Third, AI can track the spread of information on social media platforms, identifying suspicious patterns and user behaviour associated with disinformation campaigns.

This allows for the early detection of emerging trends and targeted intervention strategies.

Identification tools

AI is not just useful for identifying fakes, it can also help journalists to foster a healthy news ecosystem by equipping them with tools to educate their readership on identifying genuine news.

For example, AI helps content moderators by flagging potentially harmful content for human review, creating a more scaleable and efficient approach to moderation.

AI tools can also be used to create educational resources that teach people to critically evaluate online information.

Chatbots and interactive modules can offer real-time guidance in identifying biases, verifying sources, and spotting manipulative techniques.

Ethical considerations

Although promising, AI is not a perfect solution for combating disinformation. AI models trained on wrong or biased datasets risk perpetuating existing prejudices and misinformation.

It’s vital to recognise biases, adapt to evolving disinformation tactics, and ensure ethical and responsible implementation.

Ensuring that training data is diverse and representative is essential to avoid reinforcing social and political biases.

Another challenge is disinformation tactics constantly evolve to avoid detection, so AI models must be continuously updated and refined to keep pace with these emerging threats.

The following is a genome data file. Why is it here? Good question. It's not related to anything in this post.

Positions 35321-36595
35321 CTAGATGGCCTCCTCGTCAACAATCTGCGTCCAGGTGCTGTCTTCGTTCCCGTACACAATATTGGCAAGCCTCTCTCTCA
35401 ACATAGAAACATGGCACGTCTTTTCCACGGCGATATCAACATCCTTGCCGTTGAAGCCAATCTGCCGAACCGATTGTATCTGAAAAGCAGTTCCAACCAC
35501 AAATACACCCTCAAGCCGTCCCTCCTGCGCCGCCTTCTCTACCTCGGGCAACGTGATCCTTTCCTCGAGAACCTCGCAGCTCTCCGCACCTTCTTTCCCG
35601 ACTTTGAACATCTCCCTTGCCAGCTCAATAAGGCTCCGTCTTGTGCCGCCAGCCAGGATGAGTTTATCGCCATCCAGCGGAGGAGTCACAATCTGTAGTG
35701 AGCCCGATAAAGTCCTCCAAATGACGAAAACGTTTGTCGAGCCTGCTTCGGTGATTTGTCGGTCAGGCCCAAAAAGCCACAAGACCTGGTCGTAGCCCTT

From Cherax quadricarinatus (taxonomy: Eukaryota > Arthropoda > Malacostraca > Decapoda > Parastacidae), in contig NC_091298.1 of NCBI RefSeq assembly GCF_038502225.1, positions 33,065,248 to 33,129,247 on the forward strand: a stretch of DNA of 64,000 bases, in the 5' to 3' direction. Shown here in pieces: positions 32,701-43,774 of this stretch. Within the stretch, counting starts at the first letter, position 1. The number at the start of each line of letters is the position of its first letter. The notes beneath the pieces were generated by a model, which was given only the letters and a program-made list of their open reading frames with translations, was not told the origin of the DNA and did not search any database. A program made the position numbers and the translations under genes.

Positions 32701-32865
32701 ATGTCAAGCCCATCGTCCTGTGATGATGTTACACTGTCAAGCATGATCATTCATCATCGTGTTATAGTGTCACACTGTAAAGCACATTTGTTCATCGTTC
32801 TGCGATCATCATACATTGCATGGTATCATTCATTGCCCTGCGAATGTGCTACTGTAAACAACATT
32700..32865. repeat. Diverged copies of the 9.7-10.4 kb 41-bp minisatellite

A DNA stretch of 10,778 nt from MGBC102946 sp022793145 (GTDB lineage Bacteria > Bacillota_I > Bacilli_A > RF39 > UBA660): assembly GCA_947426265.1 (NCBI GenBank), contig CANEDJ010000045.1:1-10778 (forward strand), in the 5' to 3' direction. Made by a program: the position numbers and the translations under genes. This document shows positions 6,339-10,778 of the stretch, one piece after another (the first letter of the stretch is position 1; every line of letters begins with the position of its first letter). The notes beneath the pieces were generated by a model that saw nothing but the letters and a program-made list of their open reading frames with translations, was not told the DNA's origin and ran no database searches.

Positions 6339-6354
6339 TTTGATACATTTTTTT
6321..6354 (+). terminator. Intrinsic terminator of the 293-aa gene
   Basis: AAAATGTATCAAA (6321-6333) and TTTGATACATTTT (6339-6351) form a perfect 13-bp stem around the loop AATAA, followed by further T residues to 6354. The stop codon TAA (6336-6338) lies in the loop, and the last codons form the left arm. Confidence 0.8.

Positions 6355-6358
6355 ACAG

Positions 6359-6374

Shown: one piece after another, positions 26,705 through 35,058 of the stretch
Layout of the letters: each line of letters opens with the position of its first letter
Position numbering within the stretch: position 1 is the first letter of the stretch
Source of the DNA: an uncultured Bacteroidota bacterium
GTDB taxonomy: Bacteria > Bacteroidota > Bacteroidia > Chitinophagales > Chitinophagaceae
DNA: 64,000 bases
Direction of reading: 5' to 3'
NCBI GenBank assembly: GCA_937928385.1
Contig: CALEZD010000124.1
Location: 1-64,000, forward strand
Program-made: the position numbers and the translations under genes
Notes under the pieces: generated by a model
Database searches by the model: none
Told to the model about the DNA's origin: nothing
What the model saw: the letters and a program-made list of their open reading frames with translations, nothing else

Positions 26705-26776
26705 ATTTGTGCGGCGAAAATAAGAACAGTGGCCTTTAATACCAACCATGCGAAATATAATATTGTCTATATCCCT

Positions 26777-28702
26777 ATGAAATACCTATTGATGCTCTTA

As a result, new skills are essential for exercising informed citizenship.

The ability to discern sources, processes and mediators, especially in the face of silent and invisible algorithms, becomes crucial.

Education vital

These insights kickstart the final report of a study conducted by RAI (Italian Radio Television) research office and the Catholic University of the Sacred Heart, mapping media education initiatives on the topic of online misinformation.

Through a comprehensive analysis, the study sheds light on the critical efforts being undertaken to equip individuals with the necessary skills to navigate the ever-evolving digital information landscape.

Striking a balance between protecting free speech and curbing the spread of harmful content is critical, and human oversight is necessary to determine the appropriate response to flagged material.

Only a combined effort of AI tools and human expertise will yield the best results.

Giuseppe Riva PhD is Director of Humane Technology Lab at the Catholic University of Milan, Italy, where he is Full Professor of General and Cognitive Psychology. Humane Technology Lab (HTLAB) is the Laboratory of the Università Cattolica that was set up to investigate the relationship between human experience and technology. The Humane Technology Lab considers the psycho-social, pedagogical, economic, legal, and philosophical aspects related to the growing spread of digital technologies, especially Artificial Intelligence and Robotics. 

Originally published under Creative Commons by 360info™.